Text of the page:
Surprisingly, on hard-pass shots, testers did just as well with a 20-gauge as they did with a 12-gauge. Browning

After I left, the folks at McGraw set up a 10-cross 35-yard shooting test on their clay court and asked the shooters to try to hit a 12 and then a 20. To be honest, I had expected the 12 gauge guns to far outperform the 20 gauge in this test, and they didn’t. A 35-yard cross is a long shot for most people, and it turns out to be just as difficult for people if they shoot from 12 or 20 yards. Test subjects performed about the same with a 7-pound, 4-ounce 12 gauge as they did with a 6-pound 20, although they struggled with a 5-pound, 10-ounce 20-ounce. A light gun can swing as well as a heavier gun for many people, but, as the test showed, a gun can be too light. Choose your small arms wisely.

As for measure 20 being faster than measure 12, it is not. McGraw’s study refers to a test I conducted a few years ago, when I assigned shooters to try to hit a moving target as fast as they could. We used three guns: a 6 ¾-pound 20-gauge, a 7 3/4-pound 12-gauge, and the same 12 to 15 ounces of added weight in the butt and mag lid. Shooters using the weighted 12 can mount the gun and break a target in an average time of 0.77 seconds. With the 20, it took him an average of .98 seconds to get on target and make a good shot. Not only was the 12 heavy faster, it was easier to shoot. Shooters hit 72 percent of their shots at 12 and 63 percent at 20.


In the hands of average shooters, a 20 gauge can swing as well as a 12 gauge in cross country. If you want to be quick on target and hit what you’re shooting at, however, a 12 gauge does a better job. The caveat here is that if you’re too small or don’t have the strength to handle the 12-gauge, the 20-gauge is, of course, a better choice.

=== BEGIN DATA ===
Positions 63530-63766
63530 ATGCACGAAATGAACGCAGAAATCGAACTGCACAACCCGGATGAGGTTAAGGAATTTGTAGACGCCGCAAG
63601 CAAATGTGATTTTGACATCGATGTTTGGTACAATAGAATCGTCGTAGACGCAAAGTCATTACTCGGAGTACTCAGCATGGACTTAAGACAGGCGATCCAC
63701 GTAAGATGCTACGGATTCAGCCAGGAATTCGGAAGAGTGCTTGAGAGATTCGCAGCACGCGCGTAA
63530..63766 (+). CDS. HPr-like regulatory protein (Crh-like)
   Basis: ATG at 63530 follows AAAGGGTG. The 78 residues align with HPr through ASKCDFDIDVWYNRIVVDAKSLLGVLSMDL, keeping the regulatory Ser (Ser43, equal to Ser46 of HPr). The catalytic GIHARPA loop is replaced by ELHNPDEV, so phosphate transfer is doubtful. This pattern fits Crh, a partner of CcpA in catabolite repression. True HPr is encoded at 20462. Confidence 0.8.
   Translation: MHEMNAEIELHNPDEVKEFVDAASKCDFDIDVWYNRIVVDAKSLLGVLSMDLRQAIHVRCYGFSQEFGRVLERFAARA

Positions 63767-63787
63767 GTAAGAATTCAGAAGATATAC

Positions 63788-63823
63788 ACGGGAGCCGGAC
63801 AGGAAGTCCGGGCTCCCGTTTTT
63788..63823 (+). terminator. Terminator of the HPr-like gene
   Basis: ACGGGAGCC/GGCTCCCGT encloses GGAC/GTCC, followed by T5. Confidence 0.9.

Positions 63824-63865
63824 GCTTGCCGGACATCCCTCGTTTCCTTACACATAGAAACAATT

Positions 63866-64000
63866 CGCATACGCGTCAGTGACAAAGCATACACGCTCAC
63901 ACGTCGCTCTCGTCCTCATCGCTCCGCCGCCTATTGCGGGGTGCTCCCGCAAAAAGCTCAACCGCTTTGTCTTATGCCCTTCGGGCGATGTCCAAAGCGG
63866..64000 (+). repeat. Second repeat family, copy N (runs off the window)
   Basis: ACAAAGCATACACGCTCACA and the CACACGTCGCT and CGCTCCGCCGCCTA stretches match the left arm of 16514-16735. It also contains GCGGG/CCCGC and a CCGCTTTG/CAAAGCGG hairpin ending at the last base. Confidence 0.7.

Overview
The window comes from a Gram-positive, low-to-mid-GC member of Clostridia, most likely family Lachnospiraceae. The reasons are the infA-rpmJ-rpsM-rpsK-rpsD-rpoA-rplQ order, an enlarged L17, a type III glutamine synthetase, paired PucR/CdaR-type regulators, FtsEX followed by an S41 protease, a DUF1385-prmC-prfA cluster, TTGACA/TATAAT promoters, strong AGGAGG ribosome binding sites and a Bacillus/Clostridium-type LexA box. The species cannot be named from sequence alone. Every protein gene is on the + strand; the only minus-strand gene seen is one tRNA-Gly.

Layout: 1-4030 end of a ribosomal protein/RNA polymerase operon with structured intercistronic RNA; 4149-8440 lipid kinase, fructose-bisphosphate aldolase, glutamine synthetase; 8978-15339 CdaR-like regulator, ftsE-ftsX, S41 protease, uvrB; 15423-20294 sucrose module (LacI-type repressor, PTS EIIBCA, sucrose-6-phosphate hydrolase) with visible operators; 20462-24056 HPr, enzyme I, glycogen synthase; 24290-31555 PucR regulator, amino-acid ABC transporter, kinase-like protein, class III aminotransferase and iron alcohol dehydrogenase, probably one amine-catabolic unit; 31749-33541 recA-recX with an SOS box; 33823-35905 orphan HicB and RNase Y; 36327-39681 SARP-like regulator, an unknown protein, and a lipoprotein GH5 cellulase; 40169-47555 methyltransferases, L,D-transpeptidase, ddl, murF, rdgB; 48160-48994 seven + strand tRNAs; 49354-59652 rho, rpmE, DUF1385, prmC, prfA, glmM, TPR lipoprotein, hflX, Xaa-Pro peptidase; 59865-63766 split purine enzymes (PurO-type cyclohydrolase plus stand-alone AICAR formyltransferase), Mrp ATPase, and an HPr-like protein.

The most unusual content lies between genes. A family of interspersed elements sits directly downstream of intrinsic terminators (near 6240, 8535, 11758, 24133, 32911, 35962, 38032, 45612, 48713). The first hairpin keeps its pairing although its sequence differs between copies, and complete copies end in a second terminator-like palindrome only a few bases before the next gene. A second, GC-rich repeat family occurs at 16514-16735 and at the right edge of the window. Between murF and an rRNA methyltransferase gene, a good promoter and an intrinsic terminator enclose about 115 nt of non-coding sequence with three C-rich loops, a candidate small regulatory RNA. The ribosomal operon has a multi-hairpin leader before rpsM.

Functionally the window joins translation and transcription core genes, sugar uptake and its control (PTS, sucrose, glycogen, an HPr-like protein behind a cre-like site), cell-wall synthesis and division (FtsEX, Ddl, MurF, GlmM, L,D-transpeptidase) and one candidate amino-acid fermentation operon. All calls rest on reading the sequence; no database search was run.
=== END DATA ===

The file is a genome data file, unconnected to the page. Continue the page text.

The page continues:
Q: Does a 20-gauge hit less than a 12-gauge?

People often choose the 20 because they believe the smaller bore gun will hit less than a 12-gauge. And it will—if you shoot lighter loads. But there is no free lunch in ballistics. If you want to increase your 20’s performance to as close to 12-gauge levels as possible, you’ll pay a price in recoil. Take the HeviXII 1 ¼ ounce load that performed well in the McGraw test, for example. If you shoot it from a light 6-pound gun, it will actually generate several more feet/pounds of recoil energy than the 1 1/4 ounce, 1400 fps Remington Nitro Steel load in a 7-pound load, 4- 12-ounce gauge, which has more weight to absorb recoil.


If it’s less recoil you’re looking for, choose the light, 1 ounce or 7/8 ounce load for your 20 gauge. If you load it with faster or heavier loads, it will hit as much or more than many gun combinations and load with 12 meters.

Q: So should you shoot a 20 gauge for waterfowl?

Let’s review: A 20 gauge is not as deadly as a 12. It is not faster or easier to hit. It doesn’t necessarily hit less. It’s not much quieter. However, it has two advantages: The first is that it may be a better choice for younger and/or smaller shooters who cannot afford and shoot a heavier 12 as effectively. Second, which is the biggest advantage of the 20s, is that it can put a smile on your face.


For most shooters, the 12-gauge is arguably the best waterfowl gun from a practical standpoint. But even I, a hunter who prefers 12-gauge for waterfowl, discovered that taking a 20-gauge gun to the blind and shooting it is just kind of fun. This is a good reason to shoot a 20 gauge, and many hunters now find that shooting a small rock makes them happy. If that’s you, and you shoot your 20-gauge well, who am I to tell you not to shoot it? If you want to bag more ducks and geese, shoot a 12. But if shooting a 20 gauge makes waterfowl more enjoyable for you, learn the limitations of the gun and have fun shooting it.